Japanese car manufacturer Honda announced the creation of a joint venture with LG Energy Solution, a subsidiary of South Korean conglomerate LG Group. The parties plan to build a plant in the United States to produce lithium-ion batteries for Honda and Acura electric cars. At the moment, the companies have not named the location of the $4.4 billion plant.
The joint venture is expected to be built in early 2023 after regulatory approval. Mass production of battery cells will start by the end of 2025.
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Honda is committed to local procurement of batteries for electric vehicles, which are a critical component of electric vehicles, automaker CEO Toshihiro Mibe said. A joint initiative with LGES will be part of that approach, he said.
The $40 billion in tax credits included in the Inflation Relief Act passed by the U.S. Congress in August accelerated the auto industry's drive to move battery production to North America. Creating a domestic supply chain would allow electric car manufacturers to control costs and reduce dependence on foreign infrastructure and materials.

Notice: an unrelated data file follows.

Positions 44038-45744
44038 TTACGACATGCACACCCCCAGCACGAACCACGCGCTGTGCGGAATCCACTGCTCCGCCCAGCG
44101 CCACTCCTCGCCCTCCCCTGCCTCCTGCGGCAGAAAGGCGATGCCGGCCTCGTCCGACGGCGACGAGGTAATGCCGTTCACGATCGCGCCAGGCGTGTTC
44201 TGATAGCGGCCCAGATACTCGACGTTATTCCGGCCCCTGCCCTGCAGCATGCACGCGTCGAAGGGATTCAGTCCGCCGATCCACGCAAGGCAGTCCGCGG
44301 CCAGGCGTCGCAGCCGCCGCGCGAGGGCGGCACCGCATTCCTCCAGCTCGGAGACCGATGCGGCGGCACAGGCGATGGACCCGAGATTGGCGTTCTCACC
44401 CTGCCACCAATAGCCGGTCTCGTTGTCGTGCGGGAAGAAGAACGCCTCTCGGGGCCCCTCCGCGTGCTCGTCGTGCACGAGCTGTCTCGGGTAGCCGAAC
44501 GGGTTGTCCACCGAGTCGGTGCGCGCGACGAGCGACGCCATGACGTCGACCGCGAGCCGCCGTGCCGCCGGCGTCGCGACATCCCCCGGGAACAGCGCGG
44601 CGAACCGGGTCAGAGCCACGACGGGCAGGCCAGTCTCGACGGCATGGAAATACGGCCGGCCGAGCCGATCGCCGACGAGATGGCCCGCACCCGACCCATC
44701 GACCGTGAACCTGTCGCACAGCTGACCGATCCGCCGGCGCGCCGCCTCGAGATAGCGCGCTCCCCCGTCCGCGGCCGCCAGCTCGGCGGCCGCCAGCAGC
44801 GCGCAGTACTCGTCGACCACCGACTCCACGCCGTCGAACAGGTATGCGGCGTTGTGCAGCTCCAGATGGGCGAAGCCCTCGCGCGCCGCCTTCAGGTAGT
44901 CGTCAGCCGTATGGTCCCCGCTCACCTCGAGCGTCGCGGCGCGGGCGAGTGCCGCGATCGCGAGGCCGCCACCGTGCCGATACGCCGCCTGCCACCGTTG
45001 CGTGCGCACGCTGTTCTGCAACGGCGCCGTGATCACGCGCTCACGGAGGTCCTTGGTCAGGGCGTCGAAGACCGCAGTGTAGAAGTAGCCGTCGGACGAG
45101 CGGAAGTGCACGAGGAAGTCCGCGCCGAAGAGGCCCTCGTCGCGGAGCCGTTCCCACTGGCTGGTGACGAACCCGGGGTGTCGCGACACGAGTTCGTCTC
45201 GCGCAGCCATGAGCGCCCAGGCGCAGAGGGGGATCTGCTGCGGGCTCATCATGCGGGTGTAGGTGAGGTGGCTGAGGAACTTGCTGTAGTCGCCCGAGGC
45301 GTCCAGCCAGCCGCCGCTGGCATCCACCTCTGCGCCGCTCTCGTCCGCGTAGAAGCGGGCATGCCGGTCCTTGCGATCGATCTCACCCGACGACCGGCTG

On Aug. 26, the Wall Street Journal reported that Panasonic of Japan is in talks to build a lithium-ion battery plant in Oklahoma. This plant will allow the company to supply higher-capacity batteries for Tesla. On July 14, Panasonic announced plans to build a $4 billion battery manufacturing facility in Kansas.
In May, startup Rivian received $1.5 billion in state and tax breaks to build a $5 billion facility in Georgia. Last December, Toyota announced plans to build a plant in the U.S. for $1.29 billion.